A landmark course offered by Montclair State University for the first time last summer has garnered positive feedback from students and faculty and others who were involved in its creation.
In the course, Creative Thinking (CRTH-151), students studied the theoretical and experiential approaches to understanding the creative process. The course included interactions with visiting artists and thinkers and drew from a variety of disciplines, including the sciences, humanities, social sciences, and the performing arts.
The inspiration for the Creative Thinking course was the landmark curriculum developed by renowned artist and educator Paul Baker, whose course, offered from the 1950s to the ’90s at Baylor and Trinity universities in Texas, produced many creative people in a variety of fields. Baker also wrote The Integration of Abilities: Ideas for Creative Growth (Anchorage Press, 1977), which also served to inform those involved with creating Montclair State’s course.
The course was the culmination of a two-year Creative Campus Innovations Grant, awarded by the Association of Performing Arts Presenters (APAP) to Montclair State in 2010 and funded by the Doris Duke Charitable Foundation. The grant was aimed to better integrate the performing arts, and works of performing artists, into academia and the community, as well as to invite visiting professional artists to fuel creative work across disciplines at the University.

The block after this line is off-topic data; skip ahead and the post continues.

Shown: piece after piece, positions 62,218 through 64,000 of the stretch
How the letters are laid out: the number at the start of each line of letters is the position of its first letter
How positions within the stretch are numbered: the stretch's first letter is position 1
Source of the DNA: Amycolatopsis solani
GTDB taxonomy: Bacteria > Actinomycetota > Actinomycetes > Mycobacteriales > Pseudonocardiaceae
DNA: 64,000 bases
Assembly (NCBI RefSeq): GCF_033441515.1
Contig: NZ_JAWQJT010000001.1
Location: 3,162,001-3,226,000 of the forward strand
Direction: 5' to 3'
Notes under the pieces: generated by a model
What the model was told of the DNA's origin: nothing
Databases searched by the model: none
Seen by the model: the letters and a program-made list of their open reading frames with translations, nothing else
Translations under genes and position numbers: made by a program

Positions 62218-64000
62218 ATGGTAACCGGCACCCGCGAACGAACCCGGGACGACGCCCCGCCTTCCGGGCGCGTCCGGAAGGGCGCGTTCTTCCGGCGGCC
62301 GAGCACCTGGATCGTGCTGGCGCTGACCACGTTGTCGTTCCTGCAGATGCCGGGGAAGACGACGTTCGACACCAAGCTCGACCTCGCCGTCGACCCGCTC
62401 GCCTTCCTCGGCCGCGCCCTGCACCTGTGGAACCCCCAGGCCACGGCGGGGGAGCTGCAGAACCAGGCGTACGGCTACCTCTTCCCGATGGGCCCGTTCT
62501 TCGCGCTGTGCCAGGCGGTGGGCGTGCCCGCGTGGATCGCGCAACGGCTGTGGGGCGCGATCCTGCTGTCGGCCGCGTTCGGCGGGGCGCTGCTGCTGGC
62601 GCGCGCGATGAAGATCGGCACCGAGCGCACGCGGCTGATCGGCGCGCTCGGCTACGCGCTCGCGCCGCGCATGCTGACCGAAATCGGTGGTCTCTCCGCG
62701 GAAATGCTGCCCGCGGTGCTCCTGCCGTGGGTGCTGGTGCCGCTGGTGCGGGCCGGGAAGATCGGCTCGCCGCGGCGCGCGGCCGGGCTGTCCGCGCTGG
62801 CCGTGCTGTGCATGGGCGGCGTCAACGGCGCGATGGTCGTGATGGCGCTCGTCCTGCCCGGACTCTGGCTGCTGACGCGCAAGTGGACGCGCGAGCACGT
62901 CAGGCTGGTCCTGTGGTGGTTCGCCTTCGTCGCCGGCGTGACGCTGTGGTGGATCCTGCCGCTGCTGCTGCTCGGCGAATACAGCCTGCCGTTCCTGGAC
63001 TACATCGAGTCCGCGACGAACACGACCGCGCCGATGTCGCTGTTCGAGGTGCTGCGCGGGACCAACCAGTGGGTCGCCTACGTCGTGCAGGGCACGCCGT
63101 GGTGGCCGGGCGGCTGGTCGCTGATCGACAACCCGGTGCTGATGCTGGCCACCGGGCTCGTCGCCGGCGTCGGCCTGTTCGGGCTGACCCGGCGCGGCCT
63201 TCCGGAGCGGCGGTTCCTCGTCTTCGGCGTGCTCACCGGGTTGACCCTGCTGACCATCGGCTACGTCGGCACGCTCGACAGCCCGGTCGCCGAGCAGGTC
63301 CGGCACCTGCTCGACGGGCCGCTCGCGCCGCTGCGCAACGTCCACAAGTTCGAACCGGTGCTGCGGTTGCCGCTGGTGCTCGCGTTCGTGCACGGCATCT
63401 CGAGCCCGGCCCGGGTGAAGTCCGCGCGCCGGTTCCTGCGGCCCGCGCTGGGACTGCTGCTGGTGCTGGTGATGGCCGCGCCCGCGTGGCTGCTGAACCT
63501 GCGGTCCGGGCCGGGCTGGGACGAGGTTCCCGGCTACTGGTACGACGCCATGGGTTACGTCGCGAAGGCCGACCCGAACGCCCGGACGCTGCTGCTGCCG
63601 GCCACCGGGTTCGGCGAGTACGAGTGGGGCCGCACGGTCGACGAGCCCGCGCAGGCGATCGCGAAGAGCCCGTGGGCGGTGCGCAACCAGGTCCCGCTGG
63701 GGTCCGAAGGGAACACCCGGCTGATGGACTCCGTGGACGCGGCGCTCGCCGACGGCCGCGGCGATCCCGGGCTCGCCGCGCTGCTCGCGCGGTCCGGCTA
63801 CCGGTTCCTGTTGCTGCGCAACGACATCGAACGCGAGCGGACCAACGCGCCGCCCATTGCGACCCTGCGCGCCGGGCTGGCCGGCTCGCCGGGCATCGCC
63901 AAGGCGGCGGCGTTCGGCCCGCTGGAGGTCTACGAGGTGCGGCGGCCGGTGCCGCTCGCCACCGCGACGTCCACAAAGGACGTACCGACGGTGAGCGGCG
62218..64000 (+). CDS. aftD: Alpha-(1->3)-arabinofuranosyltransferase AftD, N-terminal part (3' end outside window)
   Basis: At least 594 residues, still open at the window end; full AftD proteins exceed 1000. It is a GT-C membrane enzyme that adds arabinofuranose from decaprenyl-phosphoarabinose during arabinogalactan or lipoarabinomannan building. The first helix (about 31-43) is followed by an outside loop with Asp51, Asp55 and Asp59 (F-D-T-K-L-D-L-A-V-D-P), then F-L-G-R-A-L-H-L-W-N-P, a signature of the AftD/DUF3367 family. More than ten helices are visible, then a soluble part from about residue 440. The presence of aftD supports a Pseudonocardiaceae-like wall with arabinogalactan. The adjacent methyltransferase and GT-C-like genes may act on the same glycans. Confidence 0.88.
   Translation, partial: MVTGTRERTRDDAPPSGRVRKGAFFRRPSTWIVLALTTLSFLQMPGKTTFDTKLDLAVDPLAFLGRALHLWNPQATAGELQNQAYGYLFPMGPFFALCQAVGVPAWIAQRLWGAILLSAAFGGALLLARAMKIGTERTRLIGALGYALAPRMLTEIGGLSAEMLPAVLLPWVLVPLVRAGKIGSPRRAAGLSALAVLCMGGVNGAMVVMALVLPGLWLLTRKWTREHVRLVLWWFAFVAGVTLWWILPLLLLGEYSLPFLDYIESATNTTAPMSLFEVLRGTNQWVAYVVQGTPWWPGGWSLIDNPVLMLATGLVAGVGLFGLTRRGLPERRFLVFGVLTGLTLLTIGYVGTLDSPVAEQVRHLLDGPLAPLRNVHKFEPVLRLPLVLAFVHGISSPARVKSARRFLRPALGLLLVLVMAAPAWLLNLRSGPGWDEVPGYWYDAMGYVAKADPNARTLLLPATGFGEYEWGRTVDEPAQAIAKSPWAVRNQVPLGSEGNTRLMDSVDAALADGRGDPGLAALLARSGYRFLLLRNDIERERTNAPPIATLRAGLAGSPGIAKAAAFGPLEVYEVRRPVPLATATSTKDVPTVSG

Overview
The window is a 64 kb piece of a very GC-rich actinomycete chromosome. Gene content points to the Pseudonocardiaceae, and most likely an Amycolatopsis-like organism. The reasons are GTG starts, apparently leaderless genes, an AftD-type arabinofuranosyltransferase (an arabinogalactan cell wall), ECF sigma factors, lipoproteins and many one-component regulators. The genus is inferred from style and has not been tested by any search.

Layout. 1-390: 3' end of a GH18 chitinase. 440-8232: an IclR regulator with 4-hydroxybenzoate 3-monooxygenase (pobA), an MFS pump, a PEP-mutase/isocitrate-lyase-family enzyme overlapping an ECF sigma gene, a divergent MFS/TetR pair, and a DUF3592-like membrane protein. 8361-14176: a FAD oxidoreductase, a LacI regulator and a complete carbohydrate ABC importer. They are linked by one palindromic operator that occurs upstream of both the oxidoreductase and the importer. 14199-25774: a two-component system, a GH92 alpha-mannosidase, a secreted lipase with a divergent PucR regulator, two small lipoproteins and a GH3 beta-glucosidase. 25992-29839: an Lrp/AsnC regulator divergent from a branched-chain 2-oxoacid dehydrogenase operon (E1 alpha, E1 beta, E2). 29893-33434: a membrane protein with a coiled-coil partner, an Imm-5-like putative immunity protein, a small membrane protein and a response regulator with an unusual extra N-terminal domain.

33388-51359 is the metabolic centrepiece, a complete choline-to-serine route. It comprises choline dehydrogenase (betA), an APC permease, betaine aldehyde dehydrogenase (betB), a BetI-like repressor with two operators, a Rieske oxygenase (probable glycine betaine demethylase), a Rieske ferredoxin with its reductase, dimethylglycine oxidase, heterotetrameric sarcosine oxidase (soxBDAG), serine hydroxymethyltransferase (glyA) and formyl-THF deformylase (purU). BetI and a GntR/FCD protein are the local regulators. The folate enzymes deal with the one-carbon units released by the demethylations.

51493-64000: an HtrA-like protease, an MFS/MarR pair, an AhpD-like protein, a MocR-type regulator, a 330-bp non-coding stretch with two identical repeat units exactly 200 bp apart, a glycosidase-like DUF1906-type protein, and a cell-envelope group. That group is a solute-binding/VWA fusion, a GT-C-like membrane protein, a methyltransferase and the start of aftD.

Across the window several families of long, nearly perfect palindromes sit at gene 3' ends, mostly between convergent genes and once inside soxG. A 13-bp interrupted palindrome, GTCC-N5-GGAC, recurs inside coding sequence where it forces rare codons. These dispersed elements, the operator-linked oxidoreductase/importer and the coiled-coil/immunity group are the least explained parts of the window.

Upon receiving the grant, Montclair State’s Office of Arts and Cultural Programming (ACP) and the Research Academy for University Learning (RAUL) commissioned seven faculty members culled from the University’s various colleges and schools to create a multi-disciplinary course on creative thinking predicated on Baker’s curriculum. The lead instructor was Assistant Prof. Ashuwin Vaidya, who teaches physics in the Dept. of Mathematical Sciences (CSAM).
The initiative also integrated the creative approaches of artists, performing as part of ACP’s Peak Performances, into the intellectual and cultural environment of the campus in order to foster students’ understanding of – and confidence in – their academic and personal lives. The three visiting artists were visual/theater artist Robert Whitman; artists from the UK-based company Wayne McGregor|Random Dance; and iconic American director Robert Wilson, all of whom committed to residencies at Montclair State from 2010-2012. All three of the visiting artists are known for their interest in multidisciplinary creativity.
The course was designed to dispel the myth that creativity is like a bolt of lightning or a stroke of genius, that “strikes” without warning, but, rather, it is possible to develop tools and approaches that take advantage of cross-disciplinary pollination and foster innovative creative thinking.